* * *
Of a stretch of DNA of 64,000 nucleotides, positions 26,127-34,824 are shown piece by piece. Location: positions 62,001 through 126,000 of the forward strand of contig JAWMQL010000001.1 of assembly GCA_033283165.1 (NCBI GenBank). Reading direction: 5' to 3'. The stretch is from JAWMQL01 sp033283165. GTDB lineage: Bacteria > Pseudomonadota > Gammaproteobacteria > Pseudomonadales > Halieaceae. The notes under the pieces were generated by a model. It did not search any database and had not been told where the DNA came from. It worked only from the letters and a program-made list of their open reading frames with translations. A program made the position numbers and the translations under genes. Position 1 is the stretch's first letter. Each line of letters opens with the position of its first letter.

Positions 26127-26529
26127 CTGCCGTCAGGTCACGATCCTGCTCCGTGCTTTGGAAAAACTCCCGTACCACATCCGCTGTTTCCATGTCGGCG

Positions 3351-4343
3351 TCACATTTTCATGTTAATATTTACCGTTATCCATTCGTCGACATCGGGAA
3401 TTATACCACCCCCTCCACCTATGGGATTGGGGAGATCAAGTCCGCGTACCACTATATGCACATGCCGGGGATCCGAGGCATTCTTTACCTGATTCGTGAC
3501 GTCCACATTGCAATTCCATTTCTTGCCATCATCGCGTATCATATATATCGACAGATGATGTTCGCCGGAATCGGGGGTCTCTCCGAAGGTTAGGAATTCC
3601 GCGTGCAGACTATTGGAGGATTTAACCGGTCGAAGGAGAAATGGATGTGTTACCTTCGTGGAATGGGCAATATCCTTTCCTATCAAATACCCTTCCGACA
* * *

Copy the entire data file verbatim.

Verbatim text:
Of a stretch of DNA of 64,000 nucleotides, positions 26,127-34,824 are shown piece by piece. Location: positions 62,001 through 126,000 of the forward strand of contig JAWMQL010000001.1 of assembly GCA_033283165.1 (NCBI GenBank). Reading direction: 5' to 3'. The stretch is from JAWMQL01 sp033283165. GTDB lineage: Bacteria > Pseudomonadota > Gammaproteobacteria > Pseudomonadales > Halieaceae. The notes under the pieces were generated by a model. It did not search any database and had not been told where the DNA came from. It worked only from the letters and a program-made list of their open reading frames with translations. A program made the position numbers and the translations under genes. Position 1 is the stretch's first letter. Each line of letters opens with the position of its first letter.

Positions 26127-26529
26127 CTGCCGTCAGGTCACGATCCTGCTCCGTGCTTTGGAAAAACTCCCGTACCACATCCGCTGTTTCCATGTCGGCG

Positions 3351-4343
3351 TCACATTTTCATGTTAATATTTACCGTTATCCATTCGTCGACATCGGGAA
3401 TTATACCACCCCCTCCACCTATGGGATTGGGGAGATCAAGTCCGCGTACCACTATATGCACATGCCGGGGATCCGAGGCATTCTTTACCTGATTCGTGAC
3501 GTCCACATTGCAATTCCATTTCTTGCCATCATCGCGTATCATATATATCGACAGATGATGTTCGCCGGAATCGGGGGTCTCTCCGAAGGTTAGGAATTCC
3601 GCGTGCAGACTATTGGAGGATTTAACCGGTCGAAGGAGAAATGGATGTGTTACCTTCGTGGAATGGGCAATATCCTTTCCTATCAAATACCCTTCCGACA